Chilliwack secondary’s class of 2020 will be graduating this year with a better understanding of their own personal growth and a different outlook on their potential career path thanks to a new course at the school.
The local high school introduced the B.C. Ministry of Education’s Capstone project this school year which is now a CSS graduation-requirement course centred on career preparedness.
Capstone is essentially a presentation about one’s self and career plan put together by every Grade 12 student.
“I think Capstone helps a student realize that they need to get their stuff together. It makes everything become very real and it can be stressful to work on, but it’s good for you in the long run,” student Hannah Friesen said.
It is a representation of the student’s education journey and includes what students have learned through their time in high school, the skills they have developed, and their plans after graduation, said CSS career advisor Korilea Soltys.
“It’s giving every single Grade 12 an opportunity to sit in a meaningful way. It’s also an opportunity for us to get all of our staff involved,” she said.
Soltys was an integral part of the Capstone team which also included principal Brian Fehlauer, vice principal Jessica Adams-Loupret, counsellor Michael Cameron, and teacher Dan Blaschek.
The students have been working on their projects since June of last year, all leading up to this week where they presented them to a teacher.
On Tuesday, Wednesday and Thursday, nearly 400 Grade 12s each sat down for a 30-minute, one-on-one session with a teacher to present their project.
Long rows of tables filled the school’s secondary gym, with the teachers seated on one side and the students on the other, for the interview-like chats.
Soltys said the feedback has been great and “the kids are excited to talk about their plan.”
Their presentations could be in the form of PowerPoint, artwork, or even something like a piece of cake (such as those interested in the culinary arts).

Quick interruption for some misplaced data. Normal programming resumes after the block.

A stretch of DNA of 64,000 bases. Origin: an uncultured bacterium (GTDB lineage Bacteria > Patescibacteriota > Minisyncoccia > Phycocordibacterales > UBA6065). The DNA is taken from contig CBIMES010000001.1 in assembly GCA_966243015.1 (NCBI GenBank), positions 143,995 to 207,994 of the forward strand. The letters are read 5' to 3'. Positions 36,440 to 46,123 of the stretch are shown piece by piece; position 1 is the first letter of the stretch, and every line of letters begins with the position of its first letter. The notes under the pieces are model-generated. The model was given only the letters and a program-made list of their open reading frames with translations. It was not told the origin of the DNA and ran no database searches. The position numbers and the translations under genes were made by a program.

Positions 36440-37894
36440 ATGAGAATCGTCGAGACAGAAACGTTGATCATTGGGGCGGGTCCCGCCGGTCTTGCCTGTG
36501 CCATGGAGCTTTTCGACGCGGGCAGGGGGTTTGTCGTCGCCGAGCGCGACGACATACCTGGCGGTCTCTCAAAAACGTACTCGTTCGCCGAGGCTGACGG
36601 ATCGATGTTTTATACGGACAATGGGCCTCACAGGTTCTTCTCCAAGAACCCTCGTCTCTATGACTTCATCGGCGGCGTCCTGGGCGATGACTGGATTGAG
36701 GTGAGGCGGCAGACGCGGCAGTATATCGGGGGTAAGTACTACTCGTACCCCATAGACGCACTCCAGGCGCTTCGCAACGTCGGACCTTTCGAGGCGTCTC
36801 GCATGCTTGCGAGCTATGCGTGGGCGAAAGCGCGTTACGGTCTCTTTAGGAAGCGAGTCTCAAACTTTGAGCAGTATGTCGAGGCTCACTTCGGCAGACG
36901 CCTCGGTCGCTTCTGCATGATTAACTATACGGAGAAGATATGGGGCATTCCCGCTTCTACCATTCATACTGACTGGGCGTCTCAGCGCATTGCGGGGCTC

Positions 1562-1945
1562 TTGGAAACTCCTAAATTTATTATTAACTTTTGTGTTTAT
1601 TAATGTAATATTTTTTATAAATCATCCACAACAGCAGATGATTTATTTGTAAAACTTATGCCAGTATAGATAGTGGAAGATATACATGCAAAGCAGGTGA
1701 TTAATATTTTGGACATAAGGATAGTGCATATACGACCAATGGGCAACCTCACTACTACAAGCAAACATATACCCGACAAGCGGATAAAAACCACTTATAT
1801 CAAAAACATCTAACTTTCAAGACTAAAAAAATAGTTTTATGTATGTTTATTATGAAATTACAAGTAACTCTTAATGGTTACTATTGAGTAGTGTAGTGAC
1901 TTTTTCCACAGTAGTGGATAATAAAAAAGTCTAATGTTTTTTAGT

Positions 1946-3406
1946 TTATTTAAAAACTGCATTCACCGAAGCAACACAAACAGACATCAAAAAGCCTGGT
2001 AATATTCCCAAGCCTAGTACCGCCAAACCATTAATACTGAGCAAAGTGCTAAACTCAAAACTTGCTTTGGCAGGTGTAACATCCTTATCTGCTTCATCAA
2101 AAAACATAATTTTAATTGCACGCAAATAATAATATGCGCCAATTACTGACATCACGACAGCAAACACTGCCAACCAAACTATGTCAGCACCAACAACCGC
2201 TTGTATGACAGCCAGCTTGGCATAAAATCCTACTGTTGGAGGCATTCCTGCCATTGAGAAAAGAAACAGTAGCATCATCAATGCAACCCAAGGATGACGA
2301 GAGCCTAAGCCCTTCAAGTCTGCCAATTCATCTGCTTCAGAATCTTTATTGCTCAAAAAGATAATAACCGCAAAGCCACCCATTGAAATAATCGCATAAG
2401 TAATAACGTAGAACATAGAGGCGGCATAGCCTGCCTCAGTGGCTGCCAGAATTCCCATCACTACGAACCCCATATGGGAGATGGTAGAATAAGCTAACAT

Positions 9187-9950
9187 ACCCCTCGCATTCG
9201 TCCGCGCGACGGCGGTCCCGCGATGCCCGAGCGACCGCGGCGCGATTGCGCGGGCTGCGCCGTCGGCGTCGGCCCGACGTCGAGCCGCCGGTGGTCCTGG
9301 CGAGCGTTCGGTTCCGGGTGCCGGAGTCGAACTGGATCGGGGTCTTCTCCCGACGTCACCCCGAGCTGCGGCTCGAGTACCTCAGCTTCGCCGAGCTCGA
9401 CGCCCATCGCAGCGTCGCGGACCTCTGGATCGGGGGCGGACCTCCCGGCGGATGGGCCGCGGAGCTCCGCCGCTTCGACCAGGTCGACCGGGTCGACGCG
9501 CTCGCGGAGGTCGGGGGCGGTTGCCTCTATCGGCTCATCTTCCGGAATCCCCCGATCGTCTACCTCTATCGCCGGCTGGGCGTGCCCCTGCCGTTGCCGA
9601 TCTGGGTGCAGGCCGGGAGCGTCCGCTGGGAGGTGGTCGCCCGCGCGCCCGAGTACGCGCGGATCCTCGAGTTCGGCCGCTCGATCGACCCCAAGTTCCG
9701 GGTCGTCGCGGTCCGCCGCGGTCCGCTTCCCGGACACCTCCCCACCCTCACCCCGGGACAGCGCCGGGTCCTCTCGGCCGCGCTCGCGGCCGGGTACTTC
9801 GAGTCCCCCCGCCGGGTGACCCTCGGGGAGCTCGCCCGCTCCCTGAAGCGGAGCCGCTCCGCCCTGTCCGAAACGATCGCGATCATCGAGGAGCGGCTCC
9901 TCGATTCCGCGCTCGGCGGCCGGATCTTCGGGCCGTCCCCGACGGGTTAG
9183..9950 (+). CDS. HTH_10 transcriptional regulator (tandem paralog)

One student brought a cardboard cutout of her own silhouette covered in photos, magazine clippings and drawings. Another student who moved to Chilliwack from Syria three years ago spoke about her journey, leaving haunting memories behind and embracing a new life and language in Canada.
“The assignment helped me become realistic about my post-grad plans. I ended up having to seriously plan my future for this project, which was good,” Declan Hyland said.
Soltys admits it can be intimidating for some students to talk about themselves, especially with a teacher they don’t know.
“I overcame my anxiety and found confidence in presenting,” Taylor Hoogerdk said.
Those who felt nervous were given the option to have CSS support staff with them during the session, or do the presentation in a secluded room.
Capstone is not an in-classroom course, but rather a project that students complete on their own time. Each student meets with a teacher mentor three times throughout the 2019-20 school year to help guide them in the right direction.
The presentations marking the completion of Capstone this week were also a chance for the teens to celebrate their achievements and plans, Soltys added. Each session ended with a “congratulations” from teachers plus a slice of cake.
“This specifically is a celebration of them, especially personal growth,” Soltys said.